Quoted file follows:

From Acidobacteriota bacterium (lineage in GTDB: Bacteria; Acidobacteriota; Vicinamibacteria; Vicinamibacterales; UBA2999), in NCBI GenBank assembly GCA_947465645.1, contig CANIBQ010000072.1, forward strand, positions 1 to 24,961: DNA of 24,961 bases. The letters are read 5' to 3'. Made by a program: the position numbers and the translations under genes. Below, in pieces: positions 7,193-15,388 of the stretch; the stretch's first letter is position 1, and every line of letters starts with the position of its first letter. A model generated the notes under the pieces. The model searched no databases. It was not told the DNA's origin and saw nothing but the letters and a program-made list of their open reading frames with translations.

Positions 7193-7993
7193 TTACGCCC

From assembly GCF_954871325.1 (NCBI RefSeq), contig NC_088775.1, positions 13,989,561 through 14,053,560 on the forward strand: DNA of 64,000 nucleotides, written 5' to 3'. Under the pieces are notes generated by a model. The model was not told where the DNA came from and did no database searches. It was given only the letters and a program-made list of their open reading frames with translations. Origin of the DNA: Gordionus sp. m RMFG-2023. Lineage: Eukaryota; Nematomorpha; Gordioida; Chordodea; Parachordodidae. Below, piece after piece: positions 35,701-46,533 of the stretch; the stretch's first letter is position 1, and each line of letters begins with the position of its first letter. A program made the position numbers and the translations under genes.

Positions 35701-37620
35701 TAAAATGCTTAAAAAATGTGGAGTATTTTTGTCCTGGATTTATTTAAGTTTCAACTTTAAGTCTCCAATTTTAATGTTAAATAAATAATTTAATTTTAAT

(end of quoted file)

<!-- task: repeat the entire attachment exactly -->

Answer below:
From Acidobacteriota bacterium (lineage in GTDB: Bacteria; Acidobacteriota; Vicinamibacteria; Vicinamibacterales; UBA2999), in NCBI GenBank assembly GCA_947465645.1, contig CANIBQ010000072.1, forward strand, positions 1 to 24,961: DNA of 24,961 bases. The letters are read 5' to 3'. Made by a program: the position numbers and the translations under genes. Below, in pieces: positions 7,193-15,388 of the stretch; the stretch's first letter is position 1, and every line of letters starts with the position of its first letter. A model generated the notes under the pieces. The model searched no databases. It was not told the DNA's origin and saw nothing but the letters and a program-made list of their open reading frames with translations.

Positions 7193-7993
7193 TTACGCCC

From assembly GCF_954871325.1 (NCBI RefSeq), contig NC_088775.1, positions 13,989,561 through 14,053,560 on the forward strand: DNA of 64,000 nucleotides, written 5' to 3'. Under the pieces are notes generated by a model. The model was not told where the DNA came from and did no database searches. It was given only the letters and a program-made list of their open reading frames with translations. Origin of the DNA: Gordionus sp. m RMFG-2023. Lineage: Eukaryota; Nematomorpha; Gordioida; Chordodea; Parachordodidae. Below, piece after piece: positions 35,701-46,533 of the stretch; the stretch's first letter is position 1, and each line of letters begins with the position of its first letter. A program made the position numbers and the translations under genes.

Positions 35701-37620
35701 TAAAATGCTTAAAAAATGTGGAGTATTTTTGTCCTGGATTTATTTAAGTTTCAACTTTAAGTCTCCAATTTTAATGTTAAATAAATAATTTAATTTTAAT